When I met Ezra for the first time in 2011 he was a nervous guy, unsure of himself in a lot of ways. Fast forward a few years and he appears to have accepted himself and become much more confident. Acceptance is a big part of Furman’s appeal-his live show is all about loving yourself and everyone else and forget all the people who wanna spew venomous hatred your direction. I go to a lot of concerts in Chicago, and I can say after years of research that an Ezra Furman audience is the best in which you can hope to be.
The set was made up mostly of songs from the newest record Perpetual Motion People. Nearly the whole album got played, intermingled with tunes like his Harpoons track “Mysterious Power” and “I Wanna Destroy Myself” from Day Of The Dog. The opening verse of “Cherry Lane” was just Ezra on guitar and vocals before the band jumped in to the track. He delivered that first verse slow and steady, to the point it almost felt like a different song.
I’d like to see the band play in a different city to gauge the difference between Chicago and every other place they hit around the world. This is their hometown so almost everyone in the crowd knows someone in the band (if not all of them) and they sing along and dance, knowing every word down to the pauses for breath.
Highlights for me included: a great version of “Wobbly” featuring some fantastic sax from Tim Sandusky, hearing everyone sing the lyrics to “My Body Was Made,” and of course the version of Jackie Wilson’s “(Your Love Keeps Lifting Me) Higher & Higher,” which Ezra proclaimed as the finest song ever written.
The problem with going to see Ezra Furman is that it just makes me want to listen to his records more, which pretty much means I’m not listening to anything else. And then I listen to the records over and over so I want to go see him live again. It’s a vicious circle, but one inside which I’m more than happy to live.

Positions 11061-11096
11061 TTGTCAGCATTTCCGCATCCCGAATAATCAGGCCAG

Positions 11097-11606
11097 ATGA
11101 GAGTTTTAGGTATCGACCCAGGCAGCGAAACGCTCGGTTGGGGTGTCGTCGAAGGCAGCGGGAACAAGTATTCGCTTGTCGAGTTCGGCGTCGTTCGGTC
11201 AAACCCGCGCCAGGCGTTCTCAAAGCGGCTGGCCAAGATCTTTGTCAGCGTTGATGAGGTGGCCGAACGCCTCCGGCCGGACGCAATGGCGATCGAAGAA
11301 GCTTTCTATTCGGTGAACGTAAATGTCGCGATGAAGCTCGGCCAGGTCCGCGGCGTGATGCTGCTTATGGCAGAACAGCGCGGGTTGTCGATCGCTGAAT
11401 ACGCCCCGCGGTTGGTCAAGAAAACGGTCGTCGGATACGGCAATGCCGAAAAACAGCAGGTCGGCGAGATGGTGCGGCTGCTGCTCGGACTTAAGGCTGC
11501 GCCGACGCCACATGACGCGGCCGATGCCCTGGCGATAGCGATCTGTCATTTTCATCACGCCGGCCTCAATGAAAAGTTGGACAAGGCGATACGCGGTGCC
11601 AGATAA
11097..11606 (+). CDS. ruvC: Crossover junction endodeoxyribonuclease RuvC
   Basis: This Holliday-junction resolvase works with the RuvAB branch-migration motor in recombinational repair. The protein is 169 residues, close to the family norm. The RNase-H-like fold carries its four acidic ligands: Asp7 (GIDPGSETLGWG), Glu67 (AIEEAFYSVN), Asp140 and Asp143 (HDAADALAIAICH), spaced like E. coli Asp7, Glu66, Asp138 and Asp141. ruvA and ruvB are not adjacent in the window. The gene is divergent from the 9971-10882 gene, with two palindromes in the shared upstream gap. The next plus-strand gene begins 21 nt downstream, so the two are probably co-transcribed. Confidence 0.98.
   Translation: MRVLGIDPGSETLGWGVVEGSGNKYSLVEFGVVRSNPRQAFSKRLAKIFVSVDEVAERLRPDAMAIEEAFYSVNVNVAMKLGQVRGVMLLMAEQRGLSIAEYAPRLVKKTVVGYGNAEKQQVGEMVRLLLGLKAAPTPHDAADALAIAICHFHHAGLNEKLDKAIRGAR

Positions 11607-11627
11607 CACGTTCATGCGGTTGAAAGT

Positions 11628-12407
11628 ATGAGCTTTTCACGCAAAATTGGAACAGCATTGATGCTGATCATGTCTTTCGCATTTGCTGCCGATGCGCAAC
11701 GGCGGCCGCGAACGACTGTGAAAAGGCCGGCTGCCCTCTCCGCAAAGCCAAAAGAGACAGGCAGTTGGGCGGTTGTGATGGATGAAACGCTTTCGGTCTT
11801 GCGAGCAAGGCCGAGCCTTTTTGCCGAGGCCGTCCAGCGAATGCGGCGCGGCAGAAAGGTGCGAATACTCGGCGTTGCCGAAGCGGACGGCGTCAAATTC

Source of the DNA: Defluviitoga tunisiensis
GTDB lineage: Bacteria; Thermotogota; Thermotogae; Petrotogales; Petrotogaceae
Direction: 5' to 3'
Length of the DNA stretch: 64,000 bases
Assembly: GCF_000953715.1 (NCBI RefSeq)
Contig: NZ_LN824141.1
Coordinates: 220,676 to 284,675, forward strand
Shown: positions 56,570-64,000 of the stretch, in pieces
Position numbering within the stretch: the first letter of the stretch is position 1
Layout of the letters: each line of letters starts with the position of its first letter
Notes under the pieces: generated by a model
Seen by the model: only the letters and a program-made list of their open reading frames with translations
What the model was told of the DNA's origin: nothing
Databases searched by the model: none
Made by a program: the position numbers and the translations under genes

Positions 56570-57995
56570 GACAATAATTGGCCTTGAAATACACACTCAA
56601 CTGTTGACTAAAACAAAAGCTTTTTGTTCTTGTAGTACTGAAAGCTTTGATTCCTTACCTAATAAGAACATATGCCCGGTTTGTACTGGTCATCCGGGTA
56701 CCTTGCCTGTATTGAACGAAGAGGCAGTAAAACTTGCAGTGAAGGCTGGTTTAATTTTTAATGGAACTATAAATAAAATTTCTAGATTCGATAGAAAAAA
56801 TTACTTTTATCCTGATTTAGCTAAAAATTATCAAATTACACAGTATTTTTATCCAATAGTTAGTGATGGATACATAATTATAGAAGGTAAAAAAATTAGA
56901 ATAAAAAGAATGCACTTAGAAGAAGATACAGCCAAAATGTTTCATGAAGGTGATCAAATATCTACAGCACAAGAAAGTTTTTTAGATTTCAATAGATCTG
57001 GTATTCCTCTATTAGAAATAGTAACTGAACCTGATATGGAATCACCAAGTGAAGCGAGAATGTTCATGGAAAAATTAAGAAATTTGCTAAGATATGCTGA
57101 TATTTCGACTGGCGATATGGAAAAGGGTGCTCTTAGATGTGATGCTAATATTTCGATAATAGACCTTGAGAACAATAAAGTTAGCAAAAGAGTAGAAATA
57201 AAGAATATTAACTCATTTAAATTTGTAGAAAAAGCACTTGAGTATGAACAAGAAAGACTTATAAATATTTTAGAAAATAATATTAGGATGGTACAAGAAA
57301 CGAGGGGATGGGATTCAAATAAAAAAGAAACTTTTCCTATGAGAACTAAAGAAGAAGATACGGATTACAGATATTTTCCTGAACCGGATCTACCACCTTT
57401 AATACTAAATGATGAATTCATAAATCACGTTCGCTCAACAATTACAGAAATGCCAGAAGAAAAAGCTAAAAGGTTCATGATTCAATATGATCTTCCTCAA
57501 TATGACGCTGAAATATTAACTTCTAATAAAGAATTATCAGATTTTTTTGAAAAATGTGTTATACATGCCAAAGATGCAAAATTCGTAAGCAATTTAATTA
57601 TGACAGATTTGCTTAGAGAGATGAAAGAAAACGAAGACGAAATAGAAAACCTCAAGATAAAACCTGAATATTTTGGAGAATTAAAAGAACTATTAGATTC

I had the good fortune to catch Marrow open for Wilco back in December when Chicago’s favorite sons did a six-night residency at The Vic with a different local opener every night. Liam Cunningham, singer/guitarist for Marrow, is also a part of Tweedy’s touring band for his project with his drumming son Spencer. I can honestly say that there was no nepotism involved in Marrow getting that opening slot though, because they are a really good band deserving of a larger audience. They’re putting out a new album called The Gold Standard in a little under a month and I’m telling you now, set some money aside because you’re gonna want to hear it over and over without using all your phone data.
Next week the band will bring their talents to SubT (click that link for tix) for a show with another great Chicago band, Oshwa, and headliners hailing from Louisiana Moon Honey. It should be a fun night, so make sure you’re there. Marrow isn’t afraid to get a little weird, so things could get a little crazy. And all the members played on the Donnie Trumpet & The Social Experiment record, so who knows? Maybe Chance The Rapper will come out for a surprise cameo (don’t bet on it though).
Here’s the title track from The Gold Standard. I don’t think it’s the BEST song on the album, but it does provide a really great introduction into what the band does with their sound. Check it out and if you like it grab your tickets to see them!